Antibodies Increase Risk of Kidney Transplant Rejection
Increase observed even in well-matched patients
WEDNESDAY, Sept. 26 (HealthDay News) -- The presence of antibodies against a particular surface antigen increases the likelihood of kidney transplant rejection, even when the patient and kidney are well matched, researchers report in the Sept. 27 issue of the New England Journal of Medicine.
Peter Stastny, M.D., from the University of Texas Southwestern Medical Center in Dallas, and colleagues measured antibodies against major-histocompatibility-complex class I-related chain A (MICA) in preimplantation serum samples from 1,910 transplant recipients of kidneys from deceased organ donors.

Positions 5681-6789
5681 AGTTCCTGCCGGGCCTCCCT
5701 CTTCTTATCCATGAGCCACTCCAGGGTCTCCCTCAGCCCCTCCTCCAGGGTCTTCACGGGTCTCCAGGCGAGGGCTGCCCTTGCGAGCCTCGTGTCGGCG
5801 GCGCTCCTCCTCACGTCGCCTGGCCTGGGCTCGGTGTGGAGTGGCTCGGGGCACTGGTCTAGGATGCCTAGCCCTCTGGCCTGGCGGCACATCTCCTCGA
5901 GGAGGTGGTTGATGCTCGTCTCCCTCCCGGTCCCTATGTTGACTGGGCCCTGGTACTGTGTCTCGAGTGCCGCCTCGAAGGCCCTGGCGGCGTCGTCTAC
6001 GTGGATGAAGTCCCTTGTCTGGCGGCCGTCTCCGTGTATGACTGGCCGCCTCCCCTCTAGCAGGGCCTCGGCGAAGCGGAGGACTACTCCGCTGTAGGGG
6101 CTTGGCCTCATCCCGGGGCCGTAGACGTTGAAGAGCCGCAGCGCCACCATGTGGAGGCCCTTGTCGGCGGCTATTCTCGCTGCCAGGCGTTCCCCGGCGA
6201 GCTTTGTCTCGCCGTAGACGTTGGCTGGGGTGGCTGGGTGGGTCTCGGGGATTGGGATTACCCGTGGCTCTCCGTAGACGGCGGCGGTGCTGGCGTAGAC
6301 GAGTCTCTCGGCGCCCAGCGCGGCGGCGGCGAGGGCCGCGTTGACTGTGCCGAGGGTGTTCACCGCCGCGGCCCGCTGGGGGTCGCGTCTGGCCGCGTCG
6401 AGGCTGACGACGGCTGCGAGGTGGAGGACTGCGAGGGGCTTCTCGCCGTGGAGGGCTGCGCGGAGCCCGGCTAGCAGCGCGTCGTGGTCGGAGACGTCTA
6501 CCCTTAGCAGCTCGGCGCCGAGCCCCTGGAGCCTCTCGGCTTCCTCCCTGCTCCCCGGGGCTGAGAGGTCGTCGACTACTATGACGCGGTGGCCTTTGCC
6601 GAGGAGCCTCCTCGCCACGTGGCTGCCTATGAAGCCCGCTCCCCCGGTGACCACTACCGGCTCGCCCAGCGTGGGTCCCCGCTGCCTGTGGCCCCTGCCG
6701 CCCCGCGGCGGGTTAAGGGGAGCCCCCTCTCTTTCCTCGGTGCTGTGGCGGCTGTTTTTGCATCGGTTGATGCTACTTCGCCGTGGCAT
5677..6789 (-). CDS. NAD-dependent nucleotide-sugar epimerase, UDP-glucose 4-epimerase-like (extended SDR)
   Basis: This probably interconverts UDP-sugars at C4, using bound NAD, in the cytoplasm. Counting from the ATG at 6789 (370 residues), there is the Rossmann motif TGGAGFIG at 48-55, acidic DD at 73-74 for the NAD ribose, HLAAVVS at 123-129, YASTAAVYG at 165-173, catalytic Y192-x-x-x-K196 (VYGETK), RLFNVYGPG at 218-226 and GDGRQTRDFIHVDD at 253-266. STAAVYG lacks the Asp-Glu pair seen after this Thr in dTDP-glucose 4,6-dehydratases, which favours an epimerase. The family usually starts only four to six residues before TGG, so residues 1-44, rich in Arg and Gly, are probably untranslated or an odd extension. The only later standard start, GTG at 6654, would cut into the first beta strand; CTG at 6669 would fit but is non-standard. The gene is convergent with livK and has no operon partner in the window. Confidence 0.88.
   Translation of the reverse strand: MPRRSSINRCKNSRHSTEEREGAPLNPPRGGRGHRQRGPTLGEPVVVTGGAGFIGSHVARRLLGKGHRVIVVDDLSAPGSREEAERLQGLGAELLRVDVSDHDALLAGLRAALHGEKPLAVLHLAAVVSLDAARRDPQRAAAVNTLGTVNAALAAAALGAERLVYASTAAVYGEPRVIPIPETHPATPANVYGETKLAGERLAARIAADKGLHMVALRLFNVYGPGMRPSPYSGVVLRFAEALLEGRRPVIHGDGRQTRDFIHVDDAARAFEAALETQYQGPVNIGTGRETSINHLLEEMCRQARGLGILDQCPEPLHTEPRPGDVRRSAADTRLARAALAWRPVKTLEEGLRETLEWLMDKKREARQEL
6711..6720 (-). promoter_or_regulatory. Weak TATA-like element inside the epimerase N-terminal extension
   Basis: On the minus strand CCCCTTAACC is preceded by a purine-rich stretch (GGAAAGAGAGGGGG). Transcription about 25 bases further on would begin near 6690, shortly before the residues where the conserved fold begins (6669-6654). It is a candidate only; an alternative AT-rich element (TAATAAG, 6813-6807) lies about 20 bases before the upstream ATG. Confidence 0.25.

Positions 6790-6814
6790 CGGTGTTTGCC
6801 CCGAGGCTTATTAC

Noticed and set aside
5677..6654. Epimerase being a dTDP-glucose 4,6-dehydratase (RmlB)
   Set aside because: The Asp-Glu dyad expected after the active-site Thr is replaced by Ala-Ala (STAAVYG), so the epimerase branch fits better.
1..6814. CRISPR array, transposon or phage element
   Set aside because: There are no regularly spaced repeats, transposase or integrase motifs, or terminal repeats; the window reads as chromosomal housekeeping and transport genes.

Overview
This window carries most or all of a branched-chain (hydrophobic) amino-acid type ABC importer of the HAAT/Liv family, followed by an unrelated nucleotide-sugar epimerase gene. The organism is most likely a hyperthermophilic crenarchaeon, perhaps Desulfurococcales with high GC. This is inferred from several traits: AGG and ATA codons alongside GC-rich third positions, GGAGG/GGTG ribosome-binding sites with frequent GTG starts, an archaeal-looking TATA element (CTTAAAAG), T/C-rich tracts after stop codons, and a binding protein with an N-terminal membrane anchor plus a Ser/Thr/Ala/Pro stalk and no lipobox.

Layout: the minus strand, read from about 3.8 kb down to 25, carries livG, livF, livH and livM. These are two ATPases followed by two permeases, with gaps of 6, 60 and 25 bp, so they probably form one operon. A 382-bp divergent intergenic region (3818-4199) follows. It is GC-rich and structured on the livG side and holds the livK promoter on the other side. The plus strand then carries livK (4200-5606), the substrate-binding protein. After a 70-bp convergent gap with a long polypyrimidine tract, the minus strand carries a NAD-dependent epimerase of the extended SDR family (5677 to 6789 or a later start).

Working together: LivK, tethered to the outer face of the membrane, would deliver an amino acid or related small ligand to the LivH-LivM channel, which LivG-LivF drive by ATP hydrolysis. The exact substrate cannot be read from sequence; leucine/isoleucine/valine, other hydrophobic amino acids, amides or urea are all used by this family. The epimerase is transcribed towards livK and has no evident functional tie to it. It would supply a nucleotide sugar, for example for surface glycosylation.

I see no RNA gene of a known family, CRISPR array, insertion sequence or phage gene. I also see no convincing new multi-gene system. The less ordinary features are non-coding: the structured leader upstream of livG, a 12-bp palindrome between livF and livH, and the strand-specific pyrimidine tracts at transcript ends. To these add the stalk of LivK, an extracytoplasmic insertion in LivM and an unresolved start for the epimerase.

The researchers found that 11.4 percent of patients had anti-MICA antibodies. The mean one-year graft survival rate was significantly higher in patients without antibodies (93.0 versus 88.3 percent). The difference in mean one-year graft survival was more pronounced in the 326 recipients who were well matched for human leukocyte antigen (95.1 versus 83.2 percent).
"Although human leukocyte antigen remains the cornerstone of transplantation immunology, the exploration of MICA antigens and their corresponding antibodies may be seen as a new tool set for understanding the rejection of kidney transplants," Willy A. Flegel, M.D., from University Hospital in Ulm, Germany, writes in an accompanying editorial.